“Learn English! Or go back to where you came from!”
I couldn’t believe my ears. A woman in line behind me at the self-checkout of the grocery store was yelling at a man using the Spanish translator at another terminal.
I was shocked, and found myself totally paralyzed for a moment. But as she continued to throw intolerant comments at the man, I snapped out of it and turned to look at her. “You know, it’s really hard to learn a second language,” I said as we locked eyes.
This angered her even more, and she turned her “insults” to me.
“Why don’t you move to Mexico to be with them all if you love them so much?” she said. (As if that’s an insult.)
There was more, but I don’t remember everything that came from her mouth. I just remember the awful feeling I had. I remember looking at the long line behind her, glancing toward the store employee in the area, and seeing nothing but empty faces.
Make no mistake. They had all seen and heard what happened. They were looking at me — some even making eye contact with me — while the woman yelled her racist feelings.
But nobody said anything as this woman continued her tirade directed at both me and the Hispanic man a few feet away.
Suddenly, I felt like I had done something wrong. My brain knew I hadn’t made a mistake, but the reactions of those around me led me to believe that I should have just shut my mouth. I felt like I was the obnoxious one; that I had provoked this woman and now everyone just wished I had never said a word.
The man and I both finished shopping and went on our way. I don’t know if he understood the hateful English swirling around him. He never made eye contact with me or the woman.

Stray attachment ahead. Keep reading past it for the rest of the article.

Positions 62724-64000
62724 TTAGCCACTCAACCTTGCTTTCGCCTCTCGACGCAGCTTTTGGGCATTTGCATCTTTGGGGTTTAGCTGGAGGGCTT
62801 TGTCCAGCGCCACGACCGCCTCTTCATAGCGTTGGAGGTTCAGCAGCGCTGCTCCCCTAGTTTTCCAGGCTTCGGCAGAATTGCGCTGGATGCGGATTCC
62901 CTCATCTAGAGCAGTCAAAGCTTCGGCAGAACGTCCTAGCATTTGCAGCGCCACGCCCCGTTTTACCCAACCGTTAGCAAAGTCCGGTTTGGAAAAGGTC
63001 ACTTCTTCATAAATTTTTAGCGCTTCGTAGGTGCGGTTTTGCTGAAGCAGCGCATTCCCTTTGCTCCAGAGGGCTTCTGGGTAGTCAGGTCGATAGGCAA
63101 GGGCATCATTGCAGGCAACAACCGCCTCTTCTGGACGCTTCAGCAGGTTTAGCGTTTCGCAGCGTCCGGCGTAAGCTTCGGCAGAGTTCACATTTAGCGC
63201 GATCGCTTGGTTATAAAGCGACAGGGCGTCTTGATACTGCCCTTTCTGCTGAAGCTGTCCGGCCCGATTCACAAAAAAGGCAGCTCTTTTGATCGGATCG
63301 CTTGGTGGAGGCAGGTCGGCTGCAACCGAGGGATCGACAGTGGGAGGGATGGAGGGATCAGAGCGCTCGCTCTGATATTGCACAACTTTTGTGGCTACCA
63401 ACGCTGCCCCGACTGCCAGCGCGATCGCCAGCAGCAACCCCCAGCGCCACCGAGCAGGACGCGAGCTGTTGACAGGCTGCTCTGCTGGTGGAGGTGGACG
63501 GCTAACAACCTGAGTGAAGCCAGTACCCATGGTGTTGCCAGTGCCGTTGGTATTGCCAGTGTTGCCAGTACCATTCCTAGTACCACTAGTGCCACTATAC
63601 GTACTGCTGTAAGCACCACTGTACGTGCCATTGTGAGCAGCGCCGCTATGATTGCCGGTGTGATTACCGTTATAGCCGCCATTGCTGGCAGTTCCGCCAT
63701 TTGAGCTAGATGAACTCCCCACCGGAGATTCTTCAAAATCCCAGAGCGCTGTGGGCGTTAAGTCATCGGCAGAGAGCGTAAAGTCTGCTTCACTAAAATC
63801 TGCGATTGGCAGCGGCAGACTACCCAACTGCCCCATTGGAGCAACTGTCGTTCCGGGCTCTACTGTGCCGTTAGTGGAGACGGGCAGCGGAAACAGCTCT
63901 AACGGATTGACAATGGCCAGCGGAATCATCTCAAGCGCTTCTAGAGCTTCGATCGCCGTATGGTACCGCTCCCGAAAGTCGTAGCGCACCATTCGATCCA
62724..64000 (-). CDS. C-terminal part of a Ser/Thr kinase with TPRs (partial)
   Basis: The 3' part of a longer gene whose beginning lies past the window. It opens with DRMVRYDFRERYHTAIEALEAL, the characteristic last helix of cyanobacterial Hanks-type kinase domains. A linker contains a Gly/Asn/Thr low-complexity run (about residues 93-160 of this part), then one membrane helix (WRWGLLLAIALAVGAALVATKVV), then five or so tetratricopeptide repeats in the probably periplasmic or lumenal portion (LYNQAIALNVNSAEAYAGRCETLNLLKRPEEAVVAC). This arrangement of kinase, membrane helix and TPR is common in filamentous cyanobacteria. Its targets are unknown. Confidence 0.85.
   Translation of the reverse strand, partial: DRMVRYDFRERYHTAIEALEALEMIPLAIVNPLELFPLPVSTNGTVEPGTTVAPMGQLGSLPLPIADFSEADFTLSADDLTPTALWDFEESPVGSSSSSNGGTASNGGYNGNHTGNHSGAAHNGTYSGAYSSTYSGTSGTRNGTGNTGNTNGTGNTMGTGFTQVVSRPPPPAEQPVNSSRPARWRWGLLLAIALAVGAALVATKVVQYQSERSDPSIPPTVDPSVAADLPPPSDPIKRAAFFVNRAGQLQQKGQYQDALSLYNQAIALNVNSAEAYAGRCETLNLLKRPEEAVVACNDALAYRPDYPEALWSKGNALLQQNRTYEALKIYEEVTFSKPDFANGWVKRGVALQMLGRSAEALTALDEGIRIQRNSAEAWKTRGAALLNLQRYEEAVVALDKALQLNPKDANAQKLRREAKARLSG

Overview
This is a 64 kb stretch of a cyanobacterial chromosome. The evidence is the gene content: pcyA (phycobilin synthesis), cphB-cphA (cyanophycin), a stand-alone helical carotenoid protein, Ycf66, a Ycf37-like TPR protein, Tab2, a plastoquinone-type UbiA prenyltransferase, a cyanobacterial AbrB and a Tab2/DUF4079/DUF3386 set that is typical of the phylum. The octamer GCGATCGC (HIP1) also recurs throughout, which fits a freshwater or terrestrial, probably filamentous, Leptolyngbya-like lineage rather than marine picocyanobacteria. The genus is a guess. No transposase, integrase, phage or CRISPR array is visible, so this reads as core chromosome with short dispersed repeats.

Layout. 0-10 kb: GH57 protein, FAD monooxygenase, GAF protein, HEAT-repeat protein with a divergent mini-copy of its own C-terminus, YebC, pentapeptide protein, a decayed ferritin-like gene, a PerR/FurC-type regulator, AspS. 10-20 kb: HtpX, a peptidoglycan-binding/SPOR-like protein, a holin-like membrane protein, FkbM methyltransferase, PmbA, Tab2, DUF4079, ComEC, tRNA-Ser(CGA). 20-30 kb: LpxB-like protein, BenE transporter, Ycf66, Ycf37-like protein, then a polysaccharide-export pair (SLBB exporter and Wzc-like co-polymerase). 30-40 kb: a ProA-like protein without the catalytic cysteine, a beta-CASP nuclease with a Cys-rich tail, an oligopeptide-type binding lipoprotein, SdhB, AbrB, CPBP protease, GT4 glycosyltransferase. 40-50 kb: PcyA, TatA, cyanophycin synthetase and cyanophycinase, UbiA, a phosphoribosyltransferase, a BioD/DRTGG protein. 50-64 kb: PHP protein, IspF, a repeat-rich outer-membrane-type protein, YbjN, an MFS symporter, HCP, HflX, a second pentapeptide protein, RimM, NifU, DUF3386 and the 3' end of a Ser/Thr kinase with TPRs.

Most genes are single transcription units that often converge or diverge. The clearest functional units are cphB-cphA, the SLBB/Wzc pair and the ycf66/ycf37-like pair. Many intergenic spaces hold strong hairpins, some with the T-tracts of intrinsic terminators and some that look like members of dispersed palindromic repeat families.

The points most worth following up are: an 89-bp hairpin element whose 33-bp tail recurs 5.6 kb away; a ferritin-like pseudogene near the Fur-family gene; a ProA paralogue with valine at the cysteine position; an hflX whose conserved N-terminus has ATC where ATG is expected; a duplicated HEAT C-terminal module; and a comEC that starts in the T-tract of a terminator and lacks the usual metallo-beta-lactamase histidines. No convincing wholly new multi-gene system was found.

And I left that store feeling ashamed.
It was only later that I realized I had nothing to be ashamed of. I made the right decision.
But the inaction of those around me led me to feel as if I was the crazy one; as if I was the one causing everyone to feel uncomfortable.
That grocery store encounter happened several years ago, but I see it repeating on a much larger scale right now.
We’ve just been through a surprising election that has rightfully upset many people, especially minorities. We have heard the hateful speech directed at Mexicans, Muslims, LGBT and more. We’ve seen the swastikas, have watched videos of violence, and have wondered if the threat of a Muslim registry will really come to fruition.
And a lot of us are being silent as this happens. We’re horrified… but we’re silent.
Those who are speaking up are sometimes being labeled as alarmists. It’s just talk, after all, and violence happens everywhere, every day. Stop being so sensitive, fer-cryin’-out-loud… At least that’s what they’re saying.
And as so many of us quietly observe, I think we are beginning to question ourselves. Are we the crazy ones? Are the “alarmists” the ones who are causing everyone to feel uncomfortable? Shouldn’t we just go back to when things were simple, and stop pointing out the ickiness going on? A Muslim registry isn’t really going to happen anyway, right?
But We’ve Seen This Before